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Recession 101: Part 2 of 5

For the first part of my mini-series, I explained what a recession is and gave a brief history of recessions. In this article, I will explore the indicators of a recession.

Generally speaking, there are five main indicators recognized by the National Bureau of Economic Research (NBER). This includes real GDP, real income, wholesale-retail sales, employment, and industrial production.

For this article, we will examine more prevalent statistics that fall into two major categories: leading indicators and lagging indicators.

Leading indicators

Leading indicators are those that change before the rest of the economy. They provide insight into the future of the economy. The most popular indicator is the yield curve.

The yield curve is the spread between two-year yields and 10-year yields, whereby two-year yields in excess of 10-year yields are tied to a recession and market instability. Recently, the yield curve inverted, which could suggest tumultuous times ahead.

The housing market is another leading indicator. When house prices decline, it suggests that supply exceeds demand, which means that prices will adjust downward. This could also be a consequence of a housing bubble, which furthers the price correction. The sub-prime mortgage crisis was the leading cause of the 2008-2009 recession, so housing prices are a very important leading indicator.

Decreasing housing prices result in decreased homeowner wealth, decreased construction jobs, decreased property taxes, and the potential inability to refinance or sell homes, which could lead to foreclosure.

Another popularized metric is retail sales. When the 2008-2009 recession occurred, sales in retail stores slumped, which lead to layoffs and perpetuated the recession.

Lagging indicators

Lagging indicators are signs that occur after a major economic change and confirm economic trends.

One of the easiest lagging indicators to understand is the unemployment rate. A high unemployment rate indicates that many people are jobless, which is obviously bad for the economy. A low unemployment rate indicates that many people have jobs, which is beneficial for the economy.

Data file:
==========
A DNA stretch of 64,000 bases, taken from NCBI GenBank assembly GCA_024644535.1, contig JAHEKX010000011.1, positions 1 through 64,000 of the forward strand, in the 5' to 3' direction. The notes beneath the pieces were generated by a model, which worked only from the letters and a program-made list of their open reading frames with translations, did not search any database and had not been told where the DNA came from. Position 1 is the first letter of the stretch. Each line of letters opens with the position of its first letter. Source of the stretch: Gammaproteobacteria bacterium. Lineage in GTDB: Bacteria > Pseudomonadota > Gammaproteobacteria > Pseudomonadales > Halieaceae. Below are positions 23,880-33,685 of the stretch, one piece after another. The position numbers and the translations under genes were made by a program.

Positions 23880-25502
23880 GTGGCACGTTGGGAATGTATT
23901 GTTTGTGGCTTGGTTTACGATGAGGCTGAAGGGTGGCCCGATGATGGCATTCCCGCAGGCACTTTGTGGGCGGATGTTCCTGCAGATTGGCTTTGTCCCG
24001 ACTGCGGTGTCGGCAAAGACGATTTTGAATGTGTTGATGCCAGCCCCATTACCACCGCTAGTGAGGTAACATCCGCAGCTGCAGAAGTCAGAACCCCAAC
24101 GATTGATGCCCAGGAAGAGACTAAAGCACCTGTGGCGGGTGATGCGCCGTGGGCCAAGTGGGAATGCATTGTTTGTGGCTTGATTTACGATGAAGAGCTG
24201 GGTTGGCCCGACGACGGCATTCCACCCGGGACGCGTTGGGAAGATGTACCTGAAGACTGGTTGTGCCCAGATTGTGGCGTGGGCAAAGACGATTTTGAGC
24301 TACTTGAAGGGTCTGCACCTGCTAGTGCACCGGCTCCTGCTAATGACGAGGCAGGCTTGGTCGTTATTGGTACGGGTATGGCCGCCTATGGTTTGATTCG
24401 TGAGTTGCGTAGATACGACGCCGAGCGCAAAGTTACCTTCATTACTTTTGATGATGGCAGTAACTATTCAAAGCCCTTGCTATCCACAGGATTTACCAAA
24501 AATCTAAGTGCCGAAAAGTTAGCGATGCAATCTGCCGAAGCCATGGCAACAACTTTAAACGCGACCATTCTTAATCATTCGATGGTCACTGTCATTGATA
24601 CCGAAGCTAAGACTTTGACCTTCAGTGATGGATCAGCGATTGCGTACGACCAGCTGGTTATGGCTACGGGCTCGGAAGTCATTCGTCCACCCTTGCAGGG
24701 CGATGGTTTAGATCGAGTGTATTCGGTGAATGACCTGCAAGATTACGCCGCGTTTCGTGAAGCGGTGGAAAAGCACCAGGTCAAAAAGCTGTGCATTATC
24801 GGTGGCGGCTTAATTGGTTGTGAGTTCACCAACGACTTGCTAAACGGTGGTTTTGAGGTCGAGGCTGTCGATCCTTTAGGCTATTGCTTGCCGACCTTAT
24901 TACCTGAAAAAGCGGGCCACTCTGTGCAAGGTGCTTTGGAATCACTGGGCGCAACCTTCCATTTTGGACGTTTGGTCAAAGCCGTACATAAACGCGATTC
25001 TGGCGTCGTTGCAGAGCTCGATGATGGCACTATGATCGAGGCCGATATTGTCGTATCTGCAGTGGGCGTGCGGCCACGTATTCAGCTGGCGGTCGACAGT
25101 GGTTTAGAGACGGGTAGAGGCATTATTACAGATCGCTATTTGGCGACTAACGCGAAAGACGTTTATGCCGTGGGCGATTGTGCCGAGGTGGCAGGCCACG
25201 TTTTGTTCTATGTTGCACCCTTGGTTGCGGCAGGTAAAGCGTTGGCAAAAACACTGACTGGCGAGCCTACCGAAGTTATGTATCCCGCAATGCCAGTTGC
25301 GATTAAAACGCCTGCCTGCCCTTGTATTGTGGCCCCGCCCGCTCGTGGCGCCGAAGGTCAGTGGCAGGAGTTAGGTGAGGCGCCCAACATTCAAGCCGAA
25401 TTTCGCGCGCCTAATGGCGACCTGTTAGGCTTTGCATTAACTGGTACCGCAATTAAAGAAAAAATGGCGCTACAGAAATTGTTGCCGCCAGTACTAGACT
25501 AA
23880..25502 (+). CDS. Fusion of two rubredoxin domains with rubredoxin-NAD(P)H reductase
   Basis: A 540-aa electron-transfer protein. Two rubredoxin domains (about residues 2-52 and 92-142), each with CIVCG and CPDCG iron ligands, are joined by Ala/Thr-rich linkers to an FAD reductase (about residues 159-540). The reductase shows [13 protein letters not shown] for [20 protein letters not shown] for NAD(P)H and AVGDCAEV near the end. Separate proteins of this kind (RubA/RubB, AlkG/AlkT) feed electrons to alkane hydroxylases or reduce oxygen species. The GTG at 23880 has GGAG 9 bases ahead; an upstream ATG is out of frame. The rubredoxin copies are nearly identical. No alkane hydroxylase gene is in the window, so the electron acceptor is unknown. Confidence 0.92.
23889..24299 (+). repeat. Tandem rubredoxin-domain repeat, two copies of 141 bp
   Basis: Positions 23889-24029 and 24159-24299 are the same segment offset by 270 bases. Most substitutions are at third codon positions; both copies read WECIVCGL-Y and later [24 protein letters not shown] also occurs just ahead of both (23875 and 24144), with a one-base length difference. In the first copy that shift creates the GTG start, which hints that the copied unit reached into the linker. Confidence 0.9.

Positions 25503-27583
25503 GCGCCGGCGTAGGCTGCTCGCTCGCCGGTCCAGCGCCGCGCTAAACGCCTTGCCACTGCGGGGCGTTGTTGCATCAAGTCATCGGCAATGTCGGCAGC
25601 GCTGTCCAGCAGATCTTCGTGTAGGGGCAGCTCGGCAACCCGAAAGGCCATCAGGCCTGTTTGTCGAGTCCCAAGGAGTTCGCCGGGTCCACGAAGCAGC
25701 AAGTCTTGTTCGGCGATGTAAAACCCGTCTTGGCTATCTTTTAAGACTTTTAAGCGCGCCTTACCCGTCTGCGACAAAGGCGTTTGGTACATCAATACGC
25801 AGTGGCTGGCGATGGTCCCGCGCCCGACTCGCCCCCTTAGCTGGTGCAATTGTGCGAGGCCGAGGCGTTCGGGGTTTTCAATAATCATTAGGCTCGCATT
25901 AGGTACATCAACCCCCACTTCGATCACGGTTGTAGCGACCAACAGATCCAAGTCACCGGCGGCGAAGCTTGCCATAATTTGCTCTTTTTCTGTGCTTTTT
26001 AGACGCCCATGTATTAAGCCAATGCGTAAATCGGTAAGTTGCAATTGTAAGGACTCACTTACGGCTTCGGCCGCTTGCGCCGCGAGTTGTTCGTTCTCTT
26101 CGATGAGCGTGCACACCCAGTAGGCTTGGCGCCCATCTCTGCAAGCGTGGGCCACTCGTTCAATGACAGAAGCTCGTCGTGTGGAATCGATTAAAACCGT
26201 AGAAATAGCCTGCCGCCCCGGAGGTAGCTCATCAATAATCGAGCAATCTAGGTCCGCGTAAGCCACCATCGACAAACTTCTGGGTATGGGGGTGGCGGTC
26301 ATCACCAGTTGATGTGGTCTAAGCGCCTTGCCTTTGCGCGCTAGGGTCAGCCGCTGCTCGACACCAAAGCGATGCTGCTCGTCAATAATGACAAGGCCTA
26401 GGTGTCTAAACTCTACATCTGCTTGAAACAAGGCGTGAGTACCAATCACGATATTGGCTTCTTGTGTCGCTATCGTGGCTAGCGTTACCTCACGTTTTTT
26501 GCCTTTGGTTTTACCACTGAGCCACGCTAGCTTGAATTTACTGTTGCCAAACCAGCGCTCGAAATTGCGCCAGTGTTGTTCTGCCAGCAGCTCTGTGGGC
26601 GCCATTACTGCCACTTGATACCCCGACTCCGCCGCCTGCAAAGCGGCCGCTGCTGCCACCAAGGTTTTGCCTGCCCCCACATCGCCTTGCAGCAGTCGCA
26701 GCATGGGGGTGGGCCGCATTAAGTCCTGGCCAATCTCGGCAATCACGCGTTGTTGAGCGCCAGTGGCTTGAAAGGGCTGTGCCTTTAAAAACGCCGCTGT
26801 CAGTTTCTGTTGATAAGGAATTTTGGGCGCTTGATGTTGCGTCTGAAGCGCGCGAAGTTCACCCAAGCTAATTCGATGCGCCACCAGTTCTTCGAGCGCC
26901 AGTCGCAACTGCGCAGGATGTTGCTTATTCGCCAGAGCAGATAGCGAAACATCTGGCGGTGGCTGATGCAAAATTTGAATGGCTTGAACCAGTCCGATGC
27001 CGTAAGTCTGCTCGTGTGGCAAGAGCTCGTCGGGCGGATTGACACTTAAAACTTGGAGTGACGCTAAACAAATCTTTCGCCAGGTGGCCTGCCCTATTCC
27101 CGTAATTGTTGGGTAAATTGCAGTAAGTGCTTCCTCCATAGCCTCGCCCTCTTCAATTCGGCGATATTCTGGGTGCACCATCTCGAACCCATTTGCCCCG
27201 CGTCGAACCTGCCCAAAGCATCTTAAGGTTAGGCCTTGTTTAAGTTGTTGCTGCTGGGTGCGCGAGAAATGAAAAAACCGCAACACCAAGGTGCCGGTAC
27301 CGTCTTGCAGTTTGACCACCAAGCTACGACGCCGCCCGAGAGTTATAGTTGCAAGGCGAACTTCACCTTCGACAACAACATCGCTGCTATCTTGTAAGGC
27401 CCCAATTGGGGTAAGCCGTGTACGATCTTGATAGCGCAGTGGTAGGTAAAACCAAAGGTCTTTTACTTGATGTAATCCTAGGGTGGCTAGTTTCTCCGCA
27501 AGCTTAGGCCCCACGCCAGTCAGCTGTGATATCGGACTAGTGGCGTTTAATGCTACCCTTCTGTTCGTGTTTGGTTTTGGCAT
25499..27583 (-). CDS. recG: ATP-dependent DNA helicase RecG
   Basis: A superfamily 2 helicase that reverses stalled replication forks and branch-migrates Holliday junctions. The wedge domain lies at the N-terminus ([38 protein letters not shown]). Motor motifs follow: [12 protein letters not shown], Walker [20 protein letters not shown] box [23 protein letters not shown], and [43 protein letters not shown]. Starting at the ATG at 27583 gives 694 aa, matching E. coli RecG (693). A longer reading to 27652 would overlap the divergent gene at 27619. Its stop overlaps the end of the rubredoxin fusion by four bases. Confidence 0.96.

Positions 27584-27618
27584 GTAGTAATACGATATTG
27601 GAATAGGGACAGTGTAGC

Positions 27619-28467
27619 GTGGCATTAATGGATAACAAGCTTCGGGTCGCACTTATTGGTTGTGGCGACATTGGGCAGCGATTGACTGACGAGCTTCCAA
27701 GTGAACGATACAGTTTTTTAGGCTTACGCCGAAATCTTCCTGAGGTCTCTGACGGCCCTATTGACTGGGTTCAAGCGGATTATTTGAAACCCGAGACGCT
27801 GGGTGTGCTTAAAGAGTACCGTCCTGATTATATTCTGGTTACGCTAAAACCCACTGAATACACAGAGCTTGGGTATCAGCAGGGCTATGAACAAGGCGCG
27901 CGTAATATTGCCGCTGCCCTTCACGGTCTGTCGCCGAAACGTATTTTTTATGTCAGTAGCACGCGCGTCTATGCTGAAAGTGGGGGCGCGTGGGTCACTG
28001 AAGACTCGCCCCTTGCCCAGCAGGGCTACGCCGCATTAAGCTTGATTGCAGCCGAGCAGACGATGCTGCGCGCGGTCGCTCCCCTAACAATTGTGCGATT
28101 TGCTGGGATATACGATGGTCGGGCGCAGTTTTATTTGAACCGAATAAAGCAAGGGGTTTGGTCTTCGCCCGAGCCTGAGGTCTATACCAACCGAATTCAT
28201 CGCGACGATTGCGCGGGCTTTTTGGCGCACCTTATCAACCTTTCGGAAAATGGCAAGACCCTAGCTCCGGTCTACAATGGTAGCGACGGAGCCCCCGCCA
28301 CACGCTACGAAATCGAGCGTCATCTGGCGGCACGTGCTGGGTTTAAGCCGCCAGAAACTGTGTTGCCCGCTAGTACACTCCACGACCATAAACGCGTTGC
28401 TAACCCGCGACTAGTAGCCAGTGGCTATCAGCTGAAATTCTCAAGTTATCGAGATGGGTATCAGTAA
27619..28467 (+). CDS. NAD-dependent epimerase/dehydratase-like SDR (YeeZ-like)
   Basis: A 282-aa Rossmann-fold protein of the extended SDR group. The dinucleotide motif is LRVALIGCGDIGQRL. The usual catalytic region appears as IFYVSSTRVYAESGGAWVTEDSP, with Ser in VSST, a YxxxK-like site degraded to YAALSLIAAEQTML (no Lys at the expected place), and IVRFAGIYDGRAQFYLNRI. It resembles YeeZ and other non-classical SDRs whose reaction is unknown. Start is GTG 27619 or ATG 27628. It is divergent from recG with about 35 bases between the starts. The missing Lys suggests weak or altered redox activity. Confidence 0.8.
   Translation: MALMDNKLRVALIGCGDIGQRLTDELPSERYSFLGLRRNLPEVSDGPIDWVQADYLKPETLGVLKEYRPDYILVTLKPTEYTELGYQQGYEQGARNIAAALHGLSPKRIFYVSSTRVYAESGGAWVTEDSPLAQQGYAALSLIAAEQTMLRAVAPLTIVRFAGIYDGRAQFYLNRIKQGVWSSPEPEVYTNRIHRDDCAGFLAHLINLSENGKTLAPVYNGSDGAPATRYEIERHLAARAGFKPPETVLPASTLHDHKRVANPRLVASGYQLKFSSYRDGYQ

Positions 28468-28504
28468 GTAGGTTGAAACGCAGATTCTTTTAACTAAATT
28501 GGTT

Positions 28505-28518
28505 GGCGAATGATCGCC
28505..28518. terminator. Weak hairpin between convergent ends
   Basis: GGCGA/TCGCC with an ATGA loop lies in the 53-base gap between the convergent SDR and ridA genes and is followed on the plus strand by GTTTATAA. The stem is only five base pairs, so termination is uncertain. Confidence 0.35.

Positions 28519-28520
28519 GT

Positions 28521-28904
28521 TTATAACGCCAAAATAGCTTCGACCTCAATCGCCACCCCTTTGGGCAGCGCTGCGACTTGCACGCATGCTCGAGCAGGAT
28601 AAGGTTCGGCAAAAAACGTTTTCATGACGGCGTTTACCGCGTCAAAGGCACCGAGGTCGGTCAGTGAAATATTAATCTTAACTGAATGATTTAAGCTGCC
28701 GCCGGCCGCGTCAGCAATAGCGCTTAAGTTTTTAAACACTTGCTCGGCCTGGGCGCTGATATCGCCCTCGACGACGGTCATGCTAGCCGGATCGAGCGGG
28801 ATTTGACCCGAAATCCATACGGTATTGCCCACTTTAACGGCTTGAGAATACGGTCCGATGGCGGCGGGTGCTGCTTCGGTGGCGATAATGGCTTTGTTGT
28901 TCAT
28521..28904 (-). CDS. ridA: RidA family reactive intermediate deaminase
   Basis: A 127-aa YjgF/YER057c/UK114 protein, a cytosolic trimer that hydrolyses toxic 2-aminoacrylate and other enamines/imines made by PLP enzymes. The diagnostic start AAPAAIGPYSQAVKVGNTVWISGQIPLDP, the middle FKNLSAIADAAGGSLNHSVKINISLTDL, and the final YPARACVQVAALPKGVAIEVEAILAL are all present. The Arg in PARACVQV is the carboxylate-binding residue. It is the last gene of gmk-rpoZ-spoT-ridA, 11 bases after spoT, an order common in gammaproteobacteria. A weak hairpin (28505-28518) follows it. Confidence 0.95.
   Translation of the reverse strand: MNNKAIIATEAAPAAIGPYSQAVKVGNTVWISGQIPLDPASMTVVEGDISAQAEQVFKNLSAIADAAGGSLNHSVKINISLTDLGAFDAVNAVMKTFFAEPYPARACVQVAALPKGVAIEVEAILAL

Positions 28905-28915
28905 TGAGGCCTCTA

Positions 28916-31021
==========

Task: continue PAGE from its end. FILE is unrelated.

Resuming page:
It should be noted that the unemployment rate will never be 0%, so 4-6% is generally considered acceptable for the Canadian economy.

Another popular lagging indicator is the Gross Domestic Product (GDP). Increasing GDP is a good sign, as it indicates a strong economy since businesses are producing goods and services readily consumed by customers. A decreasing GDP or, worse, a negative GDP indicate the economy is weak and potentially shrinking.

The final lagging indicator I will talk about is inflation, which is measured using the Consumer Price Index (CPI). The CPI tracks the price of a basket of goods the average consumer buys. High inflation decreases the consumer’s purchasing power, which leads to declines in the standard of living.

Inflation describes increasing prices, deflation describes decreasing prices (which is bad), and disinflation describes inflation but at a slower rate (not good but not as bad as deflation).

Summary

Leading indicators are time-tested signs that the economy is heading into a recession. Although the indicators are not always correct, it suggests that action needs to be taken to prevent further consequences to the economy.

Lagging indicators help to explain changes in the economy and occur after the fact. The indicators are beneficial, as recessions often last many months, so it is imperative to consider the effects to derive an appropriate solution.

Overall, leading and lagging indicators work in conjunction to determine the state of the economy. Join me tomorrow as we talk about investing in the stock market during a recession.

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Fool contributor Chen Liu has no position in any stocks mentioned.

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